Monday, March 13, 2017

LETTER FROM AMERICA: The good, the bad, the completely mad

Never has the United States been, quite literally, more in the news. But while President Trump is falling out with the free speech lobby and apparently falling in with fake news what is happening on the front line of local journalism? ALAN GEERE, a former newspaper editor in the US, has been down in the deep south on the Alabama/Florida border to see if journalism is still alive and well thousands of miles from the events in The White House. And what are the lessons for regional newspapers back in the UK? 


THE antics from Washington feel a long way from Escambia County here in the far north west of Florida near the naval town of Pensacola. And that in part has a lot to do with the fragmented state of the media.
The TV evening news runs for two hours across the major networks and is a rolling tide of international, national, regional and local news interspersed with sport, weather and of course those pesky ads. Nothing gets much of a play and it’s difficult for viewers to get the context of that 30 seconds on Syria let alone the latest Trumpery.
Throw into the mix the fact that the concept of ‘national newspapers’ doesn’t exist in the way it does in the UK and you suddenly realise how important the role of the local newspaper becomes.
It’s quite a long way to anywhere from here. The more traditional Florida of Miami is 700 miles away (further than London to Prague) and the nearest big cities of New Orleans (200 miles away) and Atlanta (340) are both in neighbouring states.
And we are also deep in Donald Country with few sightings of the ‘liberal elite’ among the pick-up trucks and fast-food outlets that dot the intersection corners.
The Pensacola News Journal is northwest Florida’s most widely read daily, owned by Gannett (like Newsquest in the UK). Latest available figures, from 2015, show a daily circulation of 29,981 and a Sunday circulation of 47,892.
Impressive figures for a city that has a population of nearly 51,000, about the same as Inverness or Brentwood, both of which I know well and neither of which have a dedicated daily paper.
But factor in the number of people living in the two counties in the patch - Escambia (305k) and Santa Rosa (160k) – then those figures start to make more sense.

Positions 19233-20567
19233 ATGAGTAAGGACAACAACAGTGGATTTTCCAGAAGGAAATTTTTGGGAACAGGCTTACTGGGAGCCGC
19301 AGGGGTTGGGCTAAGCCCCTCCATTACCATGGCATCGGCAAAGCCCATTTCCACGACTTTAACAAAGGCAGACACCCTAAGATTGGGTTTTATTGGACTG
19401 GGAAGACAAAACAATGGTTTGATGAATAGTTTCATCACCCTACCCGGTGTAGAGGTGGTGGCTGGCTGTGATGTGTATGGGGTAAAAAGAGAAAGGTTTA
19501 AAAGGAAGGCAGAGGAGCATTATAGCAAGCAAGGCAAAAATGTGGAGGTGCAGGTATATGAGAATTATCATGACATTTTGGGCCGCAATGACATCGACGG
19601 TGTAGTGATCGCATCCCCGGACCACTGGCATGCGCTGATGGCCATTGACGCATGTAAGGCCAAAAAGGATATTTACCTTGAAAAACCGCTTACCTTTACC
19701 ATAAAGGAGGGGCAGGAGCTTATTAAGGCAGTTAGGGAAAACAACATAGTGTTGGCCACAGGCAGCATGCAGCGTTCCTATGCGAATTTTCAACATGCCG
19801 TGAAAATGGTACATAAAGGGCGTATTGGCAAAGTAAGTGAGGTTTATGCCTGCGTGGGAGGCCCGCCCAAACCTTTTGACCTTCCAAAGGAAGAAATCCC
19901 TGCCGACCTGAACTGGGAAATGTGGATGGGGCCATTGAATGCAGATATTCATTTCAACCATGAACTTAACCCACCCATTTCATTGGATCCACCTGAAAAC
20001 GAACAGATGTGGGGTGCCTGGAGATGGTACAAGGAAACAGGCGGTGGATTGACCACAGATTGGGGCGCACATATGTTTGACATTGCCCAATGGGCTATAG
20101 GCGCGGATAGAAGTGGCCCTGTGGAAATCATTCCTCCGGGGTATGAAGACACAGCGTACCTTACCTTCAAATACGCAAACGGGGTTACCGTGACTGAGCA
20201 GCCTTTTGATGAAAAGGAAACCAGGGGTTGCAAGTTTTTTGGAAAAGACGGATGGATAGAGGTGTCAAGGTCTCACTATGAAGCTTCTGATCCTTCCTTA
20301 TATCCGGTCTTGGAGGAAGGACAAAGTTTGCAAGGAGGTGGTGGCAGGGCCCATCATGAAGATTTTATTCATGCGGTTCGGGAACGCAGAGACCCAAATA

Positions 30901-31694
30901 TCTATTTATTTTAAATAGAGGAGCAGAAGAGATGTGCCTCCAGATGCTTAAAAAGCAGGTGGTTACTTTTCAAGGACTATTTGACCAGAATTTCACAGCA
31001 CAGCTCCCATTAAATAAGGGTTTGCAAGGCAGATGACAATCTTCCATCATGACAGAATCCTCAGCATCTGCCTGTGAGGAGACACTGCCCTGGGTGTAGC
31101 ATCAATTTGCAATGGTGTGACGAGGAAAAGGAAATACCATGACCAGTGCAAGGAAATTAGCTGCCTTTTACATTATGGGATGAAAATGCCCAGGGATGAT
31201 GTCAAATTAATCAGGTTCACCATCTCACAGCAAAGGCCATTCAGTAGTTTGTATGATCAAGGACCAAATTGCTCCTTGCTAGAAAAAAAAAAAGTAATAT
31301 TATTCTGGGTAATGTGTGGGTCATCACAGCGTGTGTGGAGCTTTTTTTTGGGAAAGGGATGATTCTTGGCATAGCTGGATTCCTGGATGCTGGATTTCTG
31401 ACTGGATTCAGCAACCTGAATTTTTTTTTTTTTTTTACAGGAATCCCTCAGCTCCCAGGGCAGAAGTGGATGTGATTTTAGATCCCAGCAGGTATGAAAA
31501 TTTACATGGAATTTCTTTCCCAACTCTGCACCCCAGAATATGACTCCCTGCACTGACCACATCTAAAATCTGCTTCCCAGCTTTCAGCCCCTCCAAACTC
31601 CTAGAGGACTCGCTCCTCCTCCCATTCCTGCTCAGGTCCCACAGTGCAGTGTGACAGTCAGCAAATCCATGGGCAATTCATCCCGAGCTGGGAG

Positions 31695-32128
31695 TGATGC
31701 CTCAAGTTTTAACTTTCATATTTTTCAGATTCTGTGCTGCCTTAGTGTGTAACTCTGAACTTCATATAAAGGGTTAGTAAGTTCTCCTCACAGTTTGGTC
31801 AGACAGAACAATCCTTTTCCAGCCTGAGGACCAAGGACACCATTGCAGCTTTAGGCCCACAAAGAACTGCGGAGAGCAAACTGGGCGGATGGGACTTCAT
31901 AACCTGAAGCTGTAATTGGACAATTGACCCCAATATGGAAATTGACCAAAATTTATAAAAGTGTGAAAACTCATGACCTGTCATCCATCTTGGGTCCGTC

At first, it feels an odd shape, simply because it’s unusual. It is tall and thin, giving just four columns of type but plenty of room to display pictures.
The Friday issue looked at here has three sections, running to a total of just 28 pages in total, plus a 12-page ‘Weekender’ magazine. Given that Section B is a digest USA Today and both the other sections are a mix of local and national the home-produced content starts to look a bit thin.
When opened out page one has impact, displaying four stories (three local) with decent sized headlines and pictures. The cut-out obscuring the masthead is technically accurate and provides a good throw to the sports section. Trouble is, when folded for display in both the newsstand and on the supermarket shelves the lead headline is obscured and the main picture (a decent aerial shot) starts to lose its context.
Section A starts well with a page of ‘Local’ on page three but quickly falls away to a page of turns and syndicated material from around Florida. The second section of Section A (keep up here, please, it’s printed as a six pager, then eight) is flagged ‘Community’ and starts with local listings. On through more syndicated then a disappointing Opinion page with columnists from somewhere else, a yawn-worthy contributed column and one letter.
Two pages of cartoons, TV, crossword, stars etc some more ‘news’ tucked away on 12, 13 and a page of business (nothing local) on the back. Best thing was a well-populated obit column, sadly set in a horrible bland typeface and unedited so it was difficult to read.
Sports is another mix of local and national. But local here really just means school and college as there is nothing doing for fit and active adults unless you can make it as a semi-pro.
A staff of seven reporters – all divided up by beats – three in sport, three photographers, one opinion, three on community desk, one executive editor and a ‘Consumer Experience Director’ looks a healthy roster for a paper this size.
Make your way west out of Pensacola through the never-ending thread of high-rise condos, waterfront homes and ‘lots for sale’ that make up Perdido Bay and the coast road ends up in Orange Beach, another resort town that never seems to start or finish or have a centre.
What is does have is ‘The Baldwin Times’, a weekly paper named after the county it serves in the far corner of south-east Alabama established in 1890, and still going strong with its 75 cents (about 60p) cover price. And it’s not difficult to see why.
The 28-page more traditional tabloid format is packed with local news, both newsroom generated and submitted. And they haven’t forgotten their roots in the community, with a four-page church directory well-supported by local advertising, a calendar of events and five pages of small type public notices, which will no doubt keep the paper ticking over very nicely, thank-you.